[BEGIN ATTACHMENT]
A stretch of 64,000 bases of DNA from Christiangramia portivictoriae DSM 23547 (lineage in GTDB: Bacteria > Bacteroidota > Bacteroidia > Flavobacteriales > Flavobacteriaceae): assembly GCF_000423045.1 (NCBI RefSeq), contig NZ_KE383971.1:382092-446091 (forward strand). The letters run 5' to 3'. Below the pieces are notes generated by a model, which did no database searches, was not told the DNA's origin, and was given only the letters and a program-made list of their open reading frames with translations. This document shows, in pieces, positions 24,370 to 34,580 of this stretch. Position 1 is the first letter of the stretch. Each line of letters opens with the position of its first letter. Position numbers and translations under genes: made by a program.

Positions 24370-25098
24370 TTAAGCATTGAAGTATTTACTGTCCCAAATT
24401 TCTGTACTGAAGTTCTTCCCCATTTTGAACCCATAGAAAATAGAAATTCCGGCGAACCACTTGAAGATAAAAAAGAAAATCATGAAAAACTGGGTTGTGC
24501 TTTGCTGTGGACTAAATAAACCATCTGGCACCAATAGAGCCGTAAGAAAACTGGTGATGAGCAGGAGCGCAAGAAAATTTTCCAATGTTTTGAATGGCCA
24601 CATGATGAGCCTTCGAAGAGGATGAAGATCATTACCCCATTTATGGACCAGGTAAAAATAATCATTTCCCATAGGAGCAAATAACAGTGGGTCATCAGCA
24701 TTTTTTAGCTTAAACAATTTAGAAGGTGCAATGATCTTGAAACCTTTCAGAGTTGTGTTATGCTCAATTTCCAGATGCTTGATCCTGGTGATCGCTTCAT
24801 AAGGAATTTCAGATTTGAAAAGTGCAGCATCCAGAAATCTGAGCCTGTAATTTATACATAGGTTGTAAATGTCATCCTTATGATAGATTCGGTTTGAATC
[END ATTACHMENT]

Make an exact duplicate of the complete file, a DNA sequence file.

A stretch of 64,000 bases of DNA from Christiangramia portivictoriae DSM 23547 (lineage in GTDB: Bacteria > Bacteroidota > Bacteroidia > Flavobacteriales > Flavobacteriaceae): assembly GCF_000423045.1 (NCBI RefSeq), contig NZ_KE383971.1:382092-446091 (forward strand). The letters run 5' to 3'. Below the pieces are notes generated by a model, which did no database searches, was not told the DNA's origin, and was given only the letters and a program-made list of their open reading frames with translations. This document shows, in pieces, positions 24,370 to 34,580 of this stretch. Position 1 is the first letter of the stretch. Each line of letters opens with the position of its first letter. Position numbers and translations under genes: made by a program.

Positions 24370-25098
24370 TTAAGCATTGAAGTATTTACTGTCCCAAATT
24401 TCTGTACTGAAGTTCTTCCCCATTTTGAACCCATAGAAAATAGAAATTCCGGCGAACCACTTGAAGATAAAAAAGAAAATCATGAAAAACTGGGTTGTGC
24501 TTTGCTGTGGACTAAATAAACCATCTGGCACCAATAGAGCCGTAAGAAAACTGGTGATGAGCAGGAGCGCAAGAAAATTTTCCAATGTTTTGAATGGCCA
24601 CATGATGAGCCTTCGAAGAGGATGAAGATCATTACCCCATTTATGGACCAGGTAAAAATAATCATTTCCCATAGGAGCAAATAACAGTGGGTCATCAGCA
24701 TTTTTTAGCTTAAACAATTTAGAAGGTGCAATGATCTTGAAACCTTTCAGAGTTGTGTTATGCTCAATTTCCAGATGCTTGATCCTGGTGATCGCTTCAT
24801 AAGGAATTTCAGATTTGAAAAGTGCAGCATCCAGAAATCTGAGCCTGTAATTTATACATAGGTTGTAAATGTCATCCTTATGATAGATTCGGTTTGAATC